Tags: Gross | stocks | bonds | bubble

Pimco’s Gross: I Like Stocks Over Bonds for the Long Term

Wednesday, 17 Oct 2012 08:25 AM

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The manager of the world’s largest bond fund likes stocks over fixed-income investments for long-term investors these days, at least while monetary policy remains ultra-loose.

The Federal Reserve has said it will buy $40 billion a month in mortgage-backed securities from banks, a monetary policy tool known as quantitative easing that seeks to spur the economy and create jobs by flooding the financial system with liquidity and pushing down borrowing costs.

Amid times of low interest rates, investors seeking yield will find dividend-paying stocks more attractive, as quantitative easing raises bond prices but lowers yield, said Bill Gross, founder of Pimco, manager of the world’s largest bond fund.

Editor's Note: The ‘Unthinkable’ Could Happen — Wall Street Journal. Prepare for Meltdown

“It props up not only bonds in terms of their prices and lowers their yields but it props up stocks as well. I look to the Fed in terms of their check-writing to influence both markets,” Gross told CNBC.

Which one is the better market?

“I think ultimately, over time, that stocks — that high quality stocks, which return 2 to 3 percent, in terms of a dividend yield — are certainly a more attractive alternative relative to a 10-Year Treasury at 1.7 percent,” Gross said.

“But let’s face it,” he added. “Both of them are bubbled to a certain extent by what the Fed is doing.”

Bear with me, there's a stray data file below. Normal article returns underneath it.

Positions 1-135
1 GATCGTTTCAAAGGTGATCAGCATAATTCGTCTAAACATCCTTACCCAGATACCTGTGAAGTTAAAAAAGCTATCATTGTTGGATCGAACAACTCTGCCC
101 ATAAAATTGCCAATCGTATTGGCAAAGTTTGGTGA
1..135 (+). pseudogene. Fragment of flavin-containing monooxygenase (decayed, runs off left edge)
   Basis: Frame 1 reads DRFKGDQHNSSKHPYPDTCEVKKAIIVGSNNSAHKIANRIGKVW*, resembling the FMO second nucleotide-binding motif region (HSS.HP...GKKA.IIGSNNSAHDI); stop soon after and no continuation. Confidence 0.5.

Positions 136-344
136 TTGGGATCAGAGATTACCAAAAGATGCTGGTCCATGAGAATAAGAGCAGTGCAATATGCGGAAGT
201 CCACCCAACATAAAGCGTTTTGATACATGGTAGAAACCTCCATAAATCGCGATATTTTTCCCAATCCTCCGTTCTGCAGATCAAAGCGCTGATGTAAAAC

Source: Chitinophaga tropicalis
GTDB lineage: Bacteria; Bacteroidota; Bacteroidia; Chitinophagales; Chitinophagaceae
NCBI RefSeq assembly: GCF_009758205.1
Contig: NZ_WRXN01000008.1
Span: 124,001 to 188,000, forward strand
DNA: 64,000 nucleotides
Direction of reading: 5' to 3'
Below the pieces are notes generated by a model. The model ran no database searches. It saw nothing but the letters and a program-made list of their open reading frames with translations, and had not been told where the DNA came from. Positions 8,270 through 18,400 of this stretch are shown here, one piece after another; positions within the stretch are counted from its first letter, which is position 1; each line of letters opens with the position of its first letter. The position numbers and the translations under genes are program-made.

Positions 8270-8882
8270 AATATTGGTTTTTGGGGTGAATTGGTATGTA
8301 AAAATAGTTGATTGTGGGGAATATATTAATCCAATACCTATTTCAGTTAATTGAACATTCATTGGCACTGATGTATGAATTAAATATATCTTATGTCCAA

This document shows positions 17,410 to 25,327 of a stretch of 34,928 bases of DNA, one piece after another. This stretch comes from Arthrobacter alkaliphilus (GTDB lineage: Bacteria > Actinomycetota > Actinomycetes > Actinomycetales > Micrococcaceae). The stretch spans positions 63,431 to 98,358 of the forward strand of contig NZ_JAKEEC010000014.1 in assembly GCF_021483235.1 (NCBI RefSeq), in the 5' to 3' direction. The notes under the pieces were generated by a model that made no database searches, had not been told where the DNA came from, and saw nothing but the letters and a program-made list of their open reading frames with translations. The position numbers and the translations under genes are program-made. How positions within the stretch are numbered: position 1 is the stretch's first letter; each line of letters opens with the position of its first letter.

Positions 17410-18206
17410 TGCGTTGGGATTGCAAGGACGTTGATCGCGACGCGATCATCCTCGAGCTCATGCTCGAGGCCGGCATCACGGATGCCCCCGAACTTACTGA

The Fed has pumped trillions of dollars into the economy via two previous rounds of quantitative easing rolled out since the 2008 financial crisis.

Supporters say the policy tool is necessary to steer the country away from deflationary decline while fostering conditions ripe for investing and job creation.

Critics dub the policy as printing money out of thin air and say it plants the seeds for inflation down the road and add the upside has been higher stock prices but little in the way of job growth.

Still, Fed officials say they are going to keep their foot on the accelerator until the economy improves, particularly the labor market.

“It appears that the economy is growing at a pace such that, absent policy action, progress on reducing unemployment will likely be slow for some time,” Fed Governor Jeremy Stein told an event at the Brookings Institution, according to Reuters.

“Given where we are, and what we know, I firmly believe that this decision was the right one.”

Other experts point out, however, that the Fed’s latest round, known widely as QE3, will achieve muted success because stock prices are already high due to past interventions, and unlike in 2008, today’s measures aren’t accompanied by fiscal stimulus programs.

“In short, QE3 reduces the tail risk of an outright economic contraction, but is unlikely to lead to a sustained recovery in an economy that is still enduring a painful deleveraging process,” New York University economist Nouriel Roubini wrote in a recent Project Syndicate column.

“In the short run, QE3 will lead investors to take on risk, and will stimulate modest asset reflation. But the equity-price rise is likely to fizzle out over time if economic growth disappoints, as is likely, and drags down expectations about corporate revenues and profitability.”

Editor's Note: The ‘Unthinkable’ Could Happen — Wall Street Journal. Prepare for Meltdown

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